According to Karp, the chemical industry, which Eesti Energia is strategically developing, will be a major end user of hydrogen. "Therefore, if possible, that we would use green hydrogen produced within the group from the power plant. Of course, there will always be the possibility of buying hydrogen on the market. If the price on the market is suitable, we would not rule out buying hydrogen from the market," he added.
Hydrogen prices will go down if there is more renewable energy
Eesti Energia's plans depend largely on the price of hydrogen. This in turn depends on the renewable energy projects currently under development in Estonia. Green hydrogen is a valuable commodity on world markets, as outline in the Estonian Hydrogen Road Map earlier this year.
The road map states that all the plans for hydrogen can only be realized if there is a significant surplus of affordable renewable energy.
The current situation is that the wholesale price of grey hydrogen is around €1 per kilogram (kg). Blue hydrogen is priced between €5 and €8 per kg, while green hydrogen costs €4- €8 per kilogram.
According to the roadmap, by 2030, it is predicted that the global price of green hydrogen could fall to between €1.2 and €4.1 per kg. However, this will depend significantly on the price of electrolyzers and renewable electricity.
This is cheaper than the projected price of blue hydrogen produced, but around five times more expensive than hydrogen currently produced from fossil fuels, and two to three times more expensive than the expected price of green hydrogen on world markets in 2030.
According to Karp, even if the price of green hydrogen is high now, Eesti Energia's plans focus on the long-term, and hydrogen prices should still start to fall in the near future.
"We can see, and also expect, that the price of hydrogen could fall, as renewable energy production increases and technologies develop. In essence, hydrogen acts as a form of long-term energy storage and could be produced at times when there is a surplus of wind power on the grid. We foresee that in the future, the price of generating electricity from hydrogen could be cheaper than from shale," he said.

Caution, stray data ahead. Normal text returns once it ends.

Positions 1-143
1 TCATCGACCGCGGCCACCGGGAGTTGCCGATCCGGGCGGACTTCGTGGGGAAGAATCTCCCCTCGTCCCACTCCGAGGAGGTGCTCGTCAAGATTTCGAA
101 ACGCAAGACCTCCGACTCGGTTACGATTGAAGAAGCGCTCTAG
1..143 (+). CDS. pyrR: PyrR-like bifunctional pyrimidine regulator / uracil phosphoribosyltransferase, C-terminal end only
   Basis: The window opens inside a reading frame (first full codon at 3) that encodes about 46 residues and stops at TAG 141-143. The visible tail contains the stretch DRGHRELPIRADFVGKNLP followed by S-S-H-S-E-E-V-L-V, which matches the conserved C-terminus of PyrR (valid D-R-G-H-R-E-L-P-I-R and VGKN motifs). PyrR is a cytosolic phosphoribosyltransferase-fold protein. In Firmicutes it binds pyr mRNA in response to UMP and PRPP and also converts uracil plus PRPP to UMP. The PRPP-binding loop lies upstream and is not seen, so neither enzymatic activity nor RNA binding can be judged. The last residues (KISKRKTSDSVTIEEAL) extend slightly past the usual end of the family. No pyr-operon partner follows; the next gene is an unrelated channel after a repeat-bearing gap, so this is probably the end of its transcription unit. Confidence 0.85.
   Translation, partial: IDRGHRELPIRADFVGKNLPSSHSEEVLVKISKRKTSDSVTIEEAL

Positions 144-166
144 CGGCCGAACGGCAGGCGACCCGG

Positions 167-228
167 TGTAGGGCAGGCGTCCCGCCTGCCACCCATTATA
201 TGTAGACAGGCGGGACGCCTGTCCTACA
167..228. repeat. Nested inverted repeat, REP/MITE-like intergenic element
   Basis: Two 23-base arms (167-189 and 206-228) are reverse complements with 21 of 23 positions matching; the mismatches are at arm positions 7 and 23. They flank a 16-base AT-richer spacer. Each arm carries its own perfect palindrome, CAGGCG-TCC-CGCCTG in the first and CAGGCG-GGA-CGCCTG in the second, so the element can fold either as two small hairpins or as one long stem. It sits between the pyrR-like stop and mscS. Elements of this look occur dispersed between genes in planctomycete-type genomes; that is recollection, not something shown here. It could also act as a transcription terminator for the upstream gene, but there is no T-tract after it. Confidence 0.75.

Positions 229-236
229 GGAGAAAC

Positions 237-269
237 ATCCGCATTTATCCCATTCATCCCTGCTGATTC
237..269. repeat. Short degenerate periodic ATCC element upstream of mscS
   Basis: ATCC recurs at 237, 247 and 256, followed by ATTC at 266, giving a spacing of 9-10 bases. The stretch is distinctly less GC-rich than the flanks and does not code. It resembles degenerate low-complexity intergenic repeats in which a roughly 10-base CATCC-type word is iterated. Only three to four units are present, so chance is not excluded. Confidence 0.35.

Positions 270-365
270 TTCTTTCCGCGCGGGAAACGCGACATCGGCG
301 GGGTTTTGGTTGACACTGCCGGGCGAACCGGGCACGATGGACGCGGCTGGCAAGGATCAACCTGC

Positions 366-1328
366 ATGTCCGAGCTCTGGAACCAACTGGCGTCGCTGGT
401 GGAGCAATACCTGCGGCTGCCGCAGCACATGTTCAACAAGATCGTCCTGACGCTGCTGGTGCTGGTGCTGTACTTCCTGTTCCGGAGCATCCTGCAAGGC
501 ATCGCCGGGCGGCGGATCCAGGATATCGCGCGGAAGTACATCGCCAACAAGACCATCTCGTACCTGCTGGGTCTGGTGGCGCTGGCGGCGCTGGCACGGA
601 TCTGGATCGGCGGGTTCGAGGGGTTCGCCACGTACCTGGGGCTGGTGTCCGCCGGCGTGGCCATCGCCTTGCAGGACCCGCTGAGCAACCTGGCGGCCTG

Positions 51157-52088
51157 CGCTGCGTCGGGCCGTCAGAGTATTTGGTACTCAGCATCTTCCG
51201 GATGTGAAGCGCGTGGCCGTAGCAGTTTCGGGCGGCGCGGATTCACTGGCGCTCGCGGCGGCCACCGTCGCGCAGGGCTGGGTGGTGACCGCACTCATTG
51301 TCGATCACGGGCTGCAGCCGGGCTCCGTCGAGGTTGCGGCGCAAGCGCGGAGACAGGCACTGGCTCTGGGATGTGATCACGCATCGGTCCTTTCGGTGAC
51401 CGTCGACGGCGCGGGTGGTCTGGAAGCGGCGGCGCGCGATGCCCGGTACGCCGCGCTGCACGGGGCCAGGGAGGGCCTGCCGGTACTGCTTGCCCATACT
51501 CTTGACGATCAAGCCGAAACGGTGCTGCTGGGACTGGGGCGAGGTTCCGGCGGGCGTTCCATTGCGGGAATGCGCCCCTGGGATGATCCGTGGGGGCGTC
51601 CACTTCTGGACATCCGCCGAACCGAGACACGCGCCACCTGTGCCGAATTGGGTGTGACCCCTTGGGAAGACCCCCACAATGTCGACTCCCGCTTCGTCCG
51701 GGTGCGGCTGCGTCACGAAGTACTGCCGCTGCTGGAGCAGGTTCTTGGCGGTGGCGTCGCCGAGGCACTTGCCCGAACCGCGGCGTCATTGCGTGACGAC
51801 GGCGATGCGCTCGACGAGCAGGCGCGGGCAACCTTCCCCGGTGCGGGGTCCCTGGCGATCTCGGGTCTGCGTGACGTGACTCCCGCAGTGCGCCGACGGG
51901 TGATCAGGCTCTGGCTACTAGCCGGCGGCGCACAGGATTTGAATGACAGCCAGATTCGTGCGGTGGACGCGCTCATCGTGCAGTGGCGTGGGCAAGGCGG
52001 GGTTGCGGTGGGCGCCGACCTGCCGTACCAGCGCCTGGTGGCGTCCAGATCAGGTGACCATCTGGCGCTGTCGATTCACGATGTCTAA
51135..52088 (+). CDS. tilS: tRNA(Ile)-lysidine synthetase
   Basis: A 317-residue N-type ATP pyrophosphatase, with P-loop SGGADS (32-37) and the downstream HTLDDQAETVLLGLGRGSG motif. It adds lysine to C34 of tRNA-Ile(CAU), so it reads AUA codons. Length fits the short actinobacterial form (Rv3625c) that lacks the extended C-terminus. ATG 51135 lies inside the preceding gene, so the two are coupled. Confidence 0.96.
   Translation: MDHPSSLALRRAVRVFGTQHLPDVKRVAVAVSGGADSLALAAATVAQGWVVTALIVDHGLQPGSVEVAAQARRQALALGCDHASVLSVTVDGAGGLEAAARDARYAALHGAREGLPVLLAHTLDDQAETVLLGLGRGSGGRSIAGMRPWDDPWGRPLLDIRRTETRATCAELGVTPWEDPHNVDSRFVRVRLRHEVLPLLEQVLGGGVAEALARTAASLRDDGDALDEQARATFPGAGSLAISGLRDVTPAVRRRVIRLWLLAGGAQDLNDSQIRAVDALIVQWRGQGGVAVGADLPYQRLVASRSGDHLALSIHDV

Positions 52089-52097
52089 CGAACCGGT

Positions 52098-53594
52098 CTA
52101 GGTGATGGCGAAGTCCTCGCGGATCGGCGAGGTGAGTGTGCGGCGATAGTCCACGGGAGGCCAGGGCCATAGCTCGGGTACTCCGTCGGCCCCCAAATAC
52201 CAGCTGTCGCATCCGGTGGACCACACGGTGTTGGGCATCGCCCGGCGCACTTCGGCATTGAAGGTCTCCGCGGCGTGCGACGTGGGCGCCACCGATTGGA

Karp admitted that green hydrogen is currently significantly more expensive than hydrogen produced from fossil fuels such as natural gas, and that this is due to lack of supply. Necessary infrastructure would also have to be built, adding to the costs.
"At the moment and in the coming years, we are in a situation where there is a shortage of renewable electricity on the market. We also need to put in place the necessary infrastructure to create a liquid hydrogen market - to transport hydrogen via pipes. When building a hydrogen infrastructure from Northern towards Central Europe, it is important that it is also connected to Ida-Viru County, as an export center for liquid fuels produced in Estonia, and in the future to an export center for chemical products produced in Estonia," Karp said, adding that the new Eesti Energia chemical industry plans to start consuming significant amounts of hydrogen.
However, there is one more drawback. The efficiency of producing hydrogen by electrolysis, or green hydrogen, can vary widely. According to Estonia's Hydrogen Road Map, between 20 and 45 percent of the energy used is lost during electrolysis. To store and distribute hydrogen, it needs to be cooled and compressed. On average, this uses up 20 percent (5 to 35 percent) of the energy stored in hydrogen.
When hydrogen is used to generate electricity, approximately half of the energy is lost. Thus, in the case of electricity-hydrogen-electricity storage, only around a third of the initial energy remains available as electricity and half as heat. This means the quicker hydrogen is consumed following production, the more sustainable it is, the road map states.
Editor: Michael Cole